Anatomy of the Great Divide – Separating the Roles of Chairman and CEO
Shivam Bhardwaj & Shreyangshi Gupta*
Volume 8 Issue 1-2 (2015)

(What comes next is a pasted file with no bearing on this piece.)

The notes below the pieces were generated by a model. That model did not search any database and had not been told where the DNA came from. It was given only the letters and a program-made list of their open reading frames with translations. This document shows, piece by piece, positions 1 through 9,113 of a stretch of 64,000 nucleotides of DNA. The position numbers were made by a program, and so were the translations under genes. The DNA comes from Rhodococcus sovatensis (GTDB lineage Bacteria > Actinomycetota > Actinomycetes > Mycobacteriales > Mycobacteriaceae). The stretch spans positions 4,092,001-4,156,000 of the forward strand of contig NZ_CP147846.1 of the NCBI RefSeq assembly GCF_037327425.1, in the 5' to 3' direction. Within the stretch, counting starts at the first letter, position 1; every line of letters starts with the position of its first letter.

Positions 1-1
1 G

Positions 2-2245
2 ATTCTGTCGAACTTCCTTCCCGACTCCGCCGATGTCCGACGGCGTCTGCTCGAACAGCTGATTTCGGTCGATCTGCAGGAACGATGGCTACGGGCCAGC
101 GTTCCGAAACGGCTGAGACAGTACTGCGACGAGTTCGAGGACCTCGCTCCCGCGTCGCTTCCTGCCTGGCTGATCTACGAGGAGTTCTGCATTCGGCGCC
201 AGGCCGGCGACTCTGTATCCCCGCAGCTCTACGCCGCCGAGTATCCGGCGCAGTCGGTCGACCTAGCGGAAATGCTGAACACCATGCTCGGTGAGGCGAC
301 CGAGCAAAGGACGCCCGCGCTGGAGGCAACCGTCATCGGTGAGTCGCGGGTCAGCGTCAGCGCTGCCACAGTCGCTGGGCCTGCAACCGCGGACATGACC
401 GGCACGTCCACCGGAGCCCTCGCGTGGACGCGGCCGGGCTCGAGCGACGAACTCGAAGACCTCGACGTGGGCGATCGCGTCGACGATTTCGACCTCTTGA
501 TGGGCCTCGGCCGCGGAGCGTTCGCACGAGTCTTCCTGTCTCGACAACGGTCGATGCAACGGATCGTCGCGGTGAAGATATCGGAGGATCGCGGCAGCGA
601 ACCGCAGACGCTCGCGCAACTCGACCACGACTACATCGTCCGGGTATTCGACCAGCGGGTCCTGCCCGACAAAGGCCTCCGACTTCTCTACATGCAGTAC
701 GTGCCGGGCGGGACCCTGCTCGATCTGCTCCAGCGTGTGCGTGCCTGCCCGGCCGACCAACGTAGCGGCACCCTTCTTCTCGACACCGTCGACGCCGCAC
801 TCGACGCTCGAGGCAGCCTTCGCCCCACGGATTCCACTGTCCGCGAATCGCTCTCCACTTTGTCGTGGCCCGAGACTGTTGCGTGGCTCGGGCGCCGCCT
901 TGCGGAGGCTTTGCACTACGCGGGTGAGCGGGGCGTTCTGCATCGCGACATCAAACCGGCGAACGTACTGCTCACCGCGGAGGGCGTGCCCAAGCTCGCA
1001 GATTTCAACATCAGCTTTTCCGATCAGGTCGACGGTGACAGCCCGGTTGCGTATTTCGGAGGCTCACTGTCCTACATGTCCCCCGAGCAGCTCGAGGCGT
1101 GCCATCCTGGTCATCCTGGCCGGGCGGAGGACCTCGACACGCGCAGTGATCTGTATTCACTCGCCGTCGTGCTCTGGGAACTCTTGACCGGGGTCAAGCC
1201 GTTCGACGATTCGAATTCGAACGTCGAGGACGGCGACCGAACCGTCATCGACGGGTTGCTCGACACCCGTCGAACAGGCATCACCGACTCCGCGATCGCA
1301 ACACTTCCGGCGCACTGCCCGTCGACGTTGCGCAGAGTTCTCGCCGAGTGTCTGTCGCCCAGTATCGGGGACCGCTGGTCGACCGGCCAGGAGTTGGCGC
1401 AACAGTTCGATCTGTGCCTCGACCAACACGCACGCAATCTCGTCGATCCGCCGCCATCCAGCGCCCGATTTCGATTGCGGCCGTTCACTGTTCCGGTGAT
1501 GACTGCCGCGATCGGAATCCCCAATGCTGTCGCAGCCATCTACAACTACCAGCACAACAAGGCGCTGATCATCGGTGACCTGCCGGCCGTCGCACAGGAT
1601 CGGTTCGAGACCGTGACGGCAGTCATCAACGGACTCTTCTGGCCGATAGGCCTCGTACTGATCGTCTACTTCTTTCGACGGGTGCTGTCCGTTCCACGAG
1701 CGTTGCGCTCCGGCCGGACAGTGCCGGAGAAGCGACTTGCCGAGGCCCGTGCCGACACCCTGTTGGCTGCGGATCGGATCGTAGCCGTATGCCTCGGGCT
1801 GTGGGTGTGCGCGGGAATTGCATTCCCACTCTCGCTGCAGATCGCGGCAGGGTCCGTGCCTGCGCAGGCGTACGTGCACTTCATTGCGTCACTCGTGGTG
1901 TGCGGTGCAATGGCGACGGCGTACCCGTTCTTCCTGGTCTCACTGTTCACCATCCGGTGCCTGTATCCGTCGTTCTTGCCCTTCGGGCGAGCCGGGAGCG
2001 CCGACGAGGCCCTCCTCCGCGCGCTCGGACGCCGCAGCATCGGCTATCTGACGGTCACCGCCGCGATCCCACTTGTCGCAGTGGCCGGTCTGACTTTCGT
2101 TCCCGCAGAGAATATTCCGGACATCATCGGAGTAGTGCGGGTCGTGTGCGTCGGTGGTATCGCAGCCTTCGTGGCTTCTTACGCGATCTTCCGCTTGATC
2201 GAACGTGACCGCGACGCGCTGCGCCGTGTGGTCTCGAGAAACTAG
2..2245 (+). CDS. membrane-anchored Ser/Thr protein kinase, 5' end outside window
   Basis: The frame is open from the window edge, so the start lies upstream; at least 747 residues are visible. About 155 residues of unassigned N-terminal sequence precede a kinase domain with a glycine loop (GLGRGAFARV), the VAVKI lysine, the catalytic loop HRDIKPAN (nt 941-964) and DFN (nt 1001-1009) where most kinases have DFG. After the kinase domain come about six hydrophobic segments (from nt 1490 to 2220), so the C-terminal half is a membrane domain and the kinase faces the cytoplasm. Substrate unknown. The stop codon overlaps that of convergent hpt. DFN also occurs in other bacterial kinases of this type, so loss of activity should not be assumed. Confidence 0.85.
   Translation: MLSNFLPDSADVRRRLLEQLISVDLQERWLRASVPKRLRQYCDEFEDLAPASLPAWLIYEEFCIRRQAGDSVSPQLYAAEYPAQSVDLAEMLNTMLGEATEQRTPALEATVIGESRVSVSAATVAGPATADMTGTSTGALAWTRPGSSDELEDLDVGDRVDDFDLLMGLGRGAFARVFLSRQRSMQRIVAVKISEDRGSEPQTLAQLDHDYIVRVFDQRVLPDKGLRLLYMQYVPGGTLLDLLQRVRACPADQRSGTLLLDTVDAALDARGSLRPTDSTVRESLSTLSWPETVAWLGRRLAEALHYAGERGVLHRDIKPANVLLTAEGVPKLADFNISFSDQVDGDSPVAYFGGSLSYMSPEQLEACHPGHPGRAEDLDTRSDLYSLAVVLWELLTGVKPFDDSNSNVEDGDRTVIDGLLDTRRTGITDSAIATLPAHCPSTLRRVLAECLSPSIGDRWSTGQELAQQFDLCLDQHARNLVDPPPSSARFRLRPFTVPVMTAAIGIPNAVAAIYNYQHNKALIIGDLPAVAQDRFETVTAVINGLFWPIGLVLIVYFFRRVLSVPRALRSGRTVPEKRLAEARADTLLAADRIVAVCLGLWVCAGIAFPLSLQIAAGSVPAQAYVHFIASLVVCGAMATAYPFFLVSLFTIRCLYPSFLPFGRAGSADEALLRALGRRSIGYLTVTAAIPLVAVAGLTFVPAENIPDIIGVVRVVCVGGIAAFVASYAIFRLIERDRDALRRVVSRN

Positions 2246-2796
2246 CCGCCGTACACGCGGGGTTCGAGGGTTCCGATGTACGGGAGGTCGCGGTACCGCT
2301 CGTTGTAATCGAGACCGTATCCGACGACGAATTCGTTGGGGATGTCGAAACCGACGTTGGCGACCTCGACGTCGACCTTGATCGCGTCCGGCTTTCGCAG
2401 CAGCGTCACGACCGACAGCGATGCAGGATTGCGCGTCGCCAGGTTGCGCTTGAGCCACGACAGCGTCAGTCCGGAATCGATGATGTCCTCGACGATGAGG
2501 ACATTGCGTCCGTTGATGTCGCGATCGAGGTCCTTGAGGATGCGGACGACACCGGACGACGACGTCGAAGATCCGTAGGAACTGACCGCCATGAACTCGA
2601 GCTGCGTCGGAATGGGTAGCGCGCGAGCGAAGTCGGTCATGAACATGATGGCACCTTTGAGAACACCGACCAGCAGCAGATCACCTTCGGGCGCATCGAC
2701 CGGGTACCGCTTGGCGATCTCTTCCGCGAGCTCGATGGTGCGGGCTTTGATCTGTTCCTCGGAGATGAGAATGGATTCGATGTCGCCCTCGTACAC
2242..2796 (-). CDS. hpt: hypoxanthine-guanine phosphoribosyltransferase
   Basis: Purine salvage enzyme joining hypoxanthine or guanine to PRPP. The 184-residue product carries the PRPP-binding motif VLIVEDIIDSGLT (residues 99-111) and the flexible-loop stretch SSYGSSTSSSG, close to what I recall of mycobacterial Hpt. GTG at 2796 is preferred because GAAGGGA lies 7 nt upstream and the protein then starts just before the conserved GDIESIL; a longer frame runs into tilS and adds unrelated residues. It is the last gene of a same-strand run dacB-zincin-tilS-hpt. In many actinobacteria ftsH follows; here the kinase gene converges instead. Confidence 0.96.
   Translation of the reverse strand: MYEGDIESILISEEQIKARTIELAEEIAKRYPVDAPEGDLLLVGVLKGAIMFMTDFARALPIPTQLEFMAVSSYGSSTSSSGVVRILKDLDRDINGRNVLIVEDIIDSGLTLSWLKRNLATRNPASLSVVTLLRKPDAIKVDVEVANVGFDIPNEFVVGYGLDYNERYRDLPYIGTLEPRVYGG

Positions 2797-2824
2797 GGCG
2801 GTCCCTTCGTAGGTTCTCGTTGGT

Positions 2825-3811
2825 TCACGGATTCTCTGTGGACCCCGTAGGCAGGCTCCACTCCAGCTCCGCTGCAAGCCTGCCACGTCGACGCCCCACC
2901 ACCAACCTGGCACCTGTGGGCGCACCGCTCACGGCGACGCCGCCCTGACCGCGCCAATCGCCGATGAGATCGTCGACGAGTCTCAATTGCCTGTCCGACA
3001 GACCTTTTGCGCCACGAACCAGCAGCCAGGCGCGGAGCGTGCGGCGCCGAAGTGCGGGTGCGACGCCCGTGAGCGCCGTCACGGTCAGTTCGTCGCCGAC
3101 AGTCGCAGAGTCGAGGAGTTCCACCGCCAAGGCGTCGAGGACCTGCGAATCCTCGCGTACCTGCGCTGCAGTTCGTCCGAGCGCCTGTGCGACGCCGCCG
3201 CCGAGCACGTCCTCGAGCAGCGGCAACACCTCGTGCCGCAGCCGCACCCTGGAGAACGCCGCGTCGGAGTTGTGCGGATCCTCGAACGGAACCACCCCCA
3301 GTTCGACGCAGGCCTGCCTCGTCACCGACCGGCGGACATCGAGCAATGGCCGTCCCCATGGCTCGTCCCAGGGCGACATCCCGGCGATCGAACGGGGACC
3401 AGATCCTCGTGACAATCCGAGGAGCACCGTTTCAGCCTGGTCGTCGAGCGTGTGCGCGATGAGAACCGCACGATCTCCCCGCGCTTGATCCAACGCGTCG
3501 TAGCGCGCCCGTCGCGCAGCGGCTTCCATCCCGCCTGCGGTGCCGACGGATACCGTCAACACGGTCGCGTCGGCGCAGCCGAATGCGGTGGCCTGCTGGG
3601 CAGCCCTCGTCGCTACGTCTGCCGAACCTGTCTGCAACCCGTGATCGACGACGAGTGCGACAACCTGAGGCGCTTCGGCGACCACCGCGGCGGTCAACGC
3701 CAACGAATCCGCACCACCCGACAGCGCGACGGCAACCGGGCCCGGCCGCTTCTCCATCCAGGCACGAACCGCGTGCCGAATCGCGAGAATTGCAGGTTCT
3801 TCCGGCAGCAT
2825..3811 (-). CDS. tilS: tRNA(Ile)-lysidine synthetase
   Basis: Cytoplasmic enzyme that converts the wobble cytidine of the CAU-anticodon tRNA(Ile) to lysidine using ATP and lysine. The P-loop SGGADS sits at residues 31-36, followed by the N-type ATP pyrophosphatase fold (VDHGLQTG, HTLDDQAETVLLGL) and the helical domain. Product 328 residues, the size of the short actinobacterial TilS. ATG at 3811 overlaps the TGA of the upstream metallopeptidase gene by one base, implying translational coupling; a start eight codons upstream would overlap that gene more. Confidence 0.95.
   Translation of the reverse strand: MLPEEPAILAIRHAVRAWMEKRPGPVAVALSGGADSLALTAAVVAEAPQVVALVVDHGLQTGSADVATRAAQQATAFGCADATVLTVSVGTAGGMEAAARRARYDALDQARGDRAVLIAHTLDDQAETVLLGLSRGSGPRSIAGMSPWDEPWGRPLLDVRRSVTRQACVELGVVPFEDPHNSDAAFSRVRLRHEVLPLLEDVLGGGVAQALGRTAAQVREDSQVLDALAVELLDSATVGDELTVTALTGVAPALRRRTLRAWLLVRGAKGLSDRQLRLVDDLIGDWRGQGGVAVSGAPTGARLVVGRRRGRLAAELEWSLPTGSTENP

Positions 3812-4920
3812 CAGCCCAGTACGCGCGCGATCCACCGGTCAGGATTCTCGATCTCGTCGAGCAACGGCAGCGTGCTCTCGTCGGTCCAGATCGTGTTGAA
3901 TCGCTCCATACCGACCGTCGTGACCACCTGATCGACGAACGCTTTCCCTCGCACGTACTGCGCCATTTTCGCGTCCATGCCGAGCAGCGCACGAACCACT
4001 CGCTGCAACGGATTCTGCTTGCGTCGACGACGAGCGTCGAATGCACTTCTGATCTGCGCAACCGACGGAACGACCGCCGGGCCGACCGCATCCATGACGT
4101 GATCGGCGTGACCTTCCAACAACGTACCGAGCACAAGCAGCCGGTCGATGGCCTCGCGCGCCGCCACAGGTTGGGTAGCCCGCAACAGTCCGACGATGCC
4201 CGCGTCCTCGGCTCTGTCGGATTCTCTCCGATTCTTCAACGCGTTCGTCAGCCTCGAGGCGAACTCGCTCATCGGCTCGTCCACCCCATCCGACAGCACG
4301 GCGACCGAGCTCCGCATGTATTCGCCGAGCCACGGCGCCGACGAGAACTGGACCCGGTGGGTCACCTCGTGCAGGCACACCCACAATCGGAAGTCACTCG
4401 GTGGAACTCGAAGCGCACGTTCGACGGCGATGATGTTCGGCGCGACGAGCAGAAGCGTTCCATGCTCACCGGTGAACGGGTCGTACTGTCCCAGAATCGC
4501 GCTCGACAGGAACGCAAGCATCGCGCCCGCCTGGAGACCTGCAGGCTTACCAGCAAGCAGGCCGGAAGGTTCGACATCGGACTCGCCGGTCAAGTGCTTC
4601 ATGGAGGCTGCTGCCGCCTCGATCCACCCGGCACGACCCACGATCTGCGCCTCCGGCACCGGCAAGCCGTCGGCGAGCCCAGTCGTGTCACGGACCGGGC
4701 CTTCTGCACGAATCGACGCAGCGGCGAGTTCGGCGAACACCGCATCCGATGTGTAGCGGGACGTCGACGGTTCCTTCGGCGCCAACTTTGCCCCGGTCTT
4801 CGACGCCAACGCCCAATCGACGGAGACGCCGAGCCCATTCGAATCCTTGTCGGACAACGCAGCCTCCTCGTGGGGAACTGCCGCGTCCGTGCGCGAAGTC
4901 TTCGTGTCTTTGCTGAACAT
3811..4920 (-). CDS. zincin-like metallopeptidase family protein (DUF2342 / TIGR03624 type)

The corporate sphere, globally, has been known for its power tussle. There have been numerous instances where corporate enterprises have witnessed clashes within different ranks of its substructure, with a view to gain as much control as possible. The focus of corporate governance, in most cases, has been to curb the struggle between the management and the share/stake holders of the company by trying to even out the inherent imbalance be- tween the two camps of the corporation. One of the key mechanisms to do the same has been the evolving concept of a separate Chairman of the board and a Chief Executive Officer. Traditionally, the role had been bestowed on a single individual who was to be the ultimate repository of power, but owing to some catastrophic financial failures witnessed in various nations, the distinction in the two functions was proposed. The present paper maps out the trajectory of advances in the said field of corporate governance in three nations, i.e. the United States, United Kingdom and India. The aim is to juxtapose the advancement in the three countries and analyse the justification advanced by regulators worldwide, in keeping the two positions separate. A cross-national study shall help demystify the corporate temperament in the aforementioned regard and shall present a broad sample space to base the observations. We have argued through the course of the paper that a functional leeway, if made available to the corporations, shall help them to realistically achieve protability and shall also ensure compliance, in letter and spirit, with global corporate governance norms.